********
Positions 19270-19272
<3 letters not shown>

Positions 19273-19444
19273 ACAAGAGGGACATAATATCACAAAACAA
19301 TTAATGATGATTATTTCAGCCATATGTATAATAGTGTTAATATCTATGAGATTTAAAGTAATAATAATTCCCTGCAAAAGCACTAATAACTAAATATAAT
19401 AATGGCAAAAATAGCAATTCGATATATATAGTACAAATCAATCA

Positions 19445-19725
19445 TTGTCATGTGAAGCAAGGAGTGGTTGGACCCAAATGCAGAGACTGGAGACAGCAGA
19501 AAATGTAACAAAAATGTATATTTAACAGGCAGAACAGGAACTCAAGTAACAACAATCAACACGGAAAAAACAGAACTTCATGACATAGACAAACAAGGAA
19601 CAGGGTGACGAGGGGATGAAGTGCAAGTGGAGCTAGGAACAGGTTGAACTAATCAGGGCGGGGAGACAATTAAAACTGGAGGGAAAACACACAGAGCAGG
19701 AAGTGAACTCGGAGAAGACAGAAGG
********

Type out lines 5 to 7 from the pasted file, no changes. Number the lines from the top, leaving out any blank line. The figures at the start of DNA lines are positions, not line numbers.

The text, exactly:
19301 TTAATGATGATTATTTCAGCCATATGTATAATAGTGTTAATATCTATGAGATTTAAAGTAATAATAATTCCCTGCAAAAGCACTAATAACTAAATATAAT
19401 AATGGCAAAAATAGCAATTCGATATATATAGTACAAATCAATCA

Positions 19445-19725